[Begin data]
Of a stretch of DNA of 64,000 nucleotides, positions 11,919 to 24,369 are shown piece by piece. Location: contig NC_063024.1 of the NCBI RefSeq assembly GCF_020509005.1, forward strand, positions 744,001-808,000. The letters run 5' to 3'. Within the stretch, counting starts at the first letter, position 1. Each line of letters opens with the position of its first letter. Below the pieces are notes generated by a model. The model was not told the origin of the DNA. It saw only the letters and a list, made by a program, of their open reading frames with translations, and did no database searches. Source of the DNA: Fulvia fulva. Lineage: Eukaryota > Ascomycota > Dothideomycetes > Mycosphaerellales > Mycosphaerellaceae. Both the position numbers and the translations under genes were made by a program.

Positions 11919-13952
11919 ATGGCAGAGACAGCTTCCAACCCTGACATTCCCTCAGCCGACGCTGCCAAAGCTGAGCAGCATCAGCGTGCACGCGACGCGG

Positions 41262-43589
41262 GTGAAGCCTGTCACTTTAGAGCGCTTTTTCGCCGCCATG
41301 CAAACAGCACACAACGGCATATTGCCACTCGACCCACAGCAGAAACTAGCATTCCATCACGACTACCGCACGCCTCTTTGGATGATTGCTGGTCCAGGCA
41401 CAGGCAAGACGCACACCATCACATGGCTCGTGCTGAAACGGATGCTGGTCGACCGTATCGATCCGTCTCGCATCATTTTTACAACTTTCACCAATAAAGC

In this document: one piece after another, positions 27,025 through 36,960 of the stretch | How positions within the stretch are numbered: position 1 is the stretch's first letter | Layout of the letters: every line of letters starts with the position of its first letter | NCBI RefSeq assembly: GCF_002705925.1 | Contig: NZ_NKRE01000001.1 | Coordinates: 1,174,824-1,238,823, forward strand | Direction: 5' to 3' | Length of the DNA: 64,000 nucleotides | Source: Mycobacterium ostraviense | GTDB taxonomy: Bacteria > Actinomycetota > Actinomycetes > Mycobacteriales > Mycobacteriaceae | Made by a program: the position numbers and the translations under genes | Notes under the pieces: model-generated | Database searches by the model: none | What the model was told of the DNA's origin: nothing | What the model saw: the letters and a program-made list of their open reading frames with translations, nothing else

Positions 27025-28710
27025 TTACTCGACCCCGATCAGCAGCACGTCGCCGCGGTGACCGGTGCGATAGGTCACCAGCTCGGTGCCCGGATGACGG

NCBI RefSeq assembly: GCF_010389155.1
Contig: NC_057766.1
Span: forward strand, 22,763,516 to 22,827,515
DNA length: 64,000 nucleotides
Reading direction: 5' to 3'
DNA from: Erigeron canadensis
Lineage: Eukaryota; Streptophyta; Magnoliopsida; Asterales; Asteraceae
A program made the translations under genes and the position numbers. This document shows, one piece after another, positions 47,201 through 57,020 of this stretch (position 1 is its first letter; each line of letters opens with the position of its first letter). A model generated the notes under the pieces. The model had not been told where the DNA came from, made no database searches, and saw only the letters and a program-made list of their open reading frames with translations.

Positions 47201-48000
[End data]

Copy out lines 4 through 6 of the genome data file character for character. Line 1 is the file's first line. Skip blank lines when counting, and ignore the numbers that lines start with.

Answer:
Positions 41262-43589
41262 GTGAAGCCTGTCACTTTAGAGCGCTTTTTCGCCGCCATG
41301 CAAACAGCACACAACGGCATATTGCCACTCGACCCACAGCAGAAACTAGCATTCCATCACGACTACCGCACGCCTCTTTGGATGATTGCTGGTCCAGGCA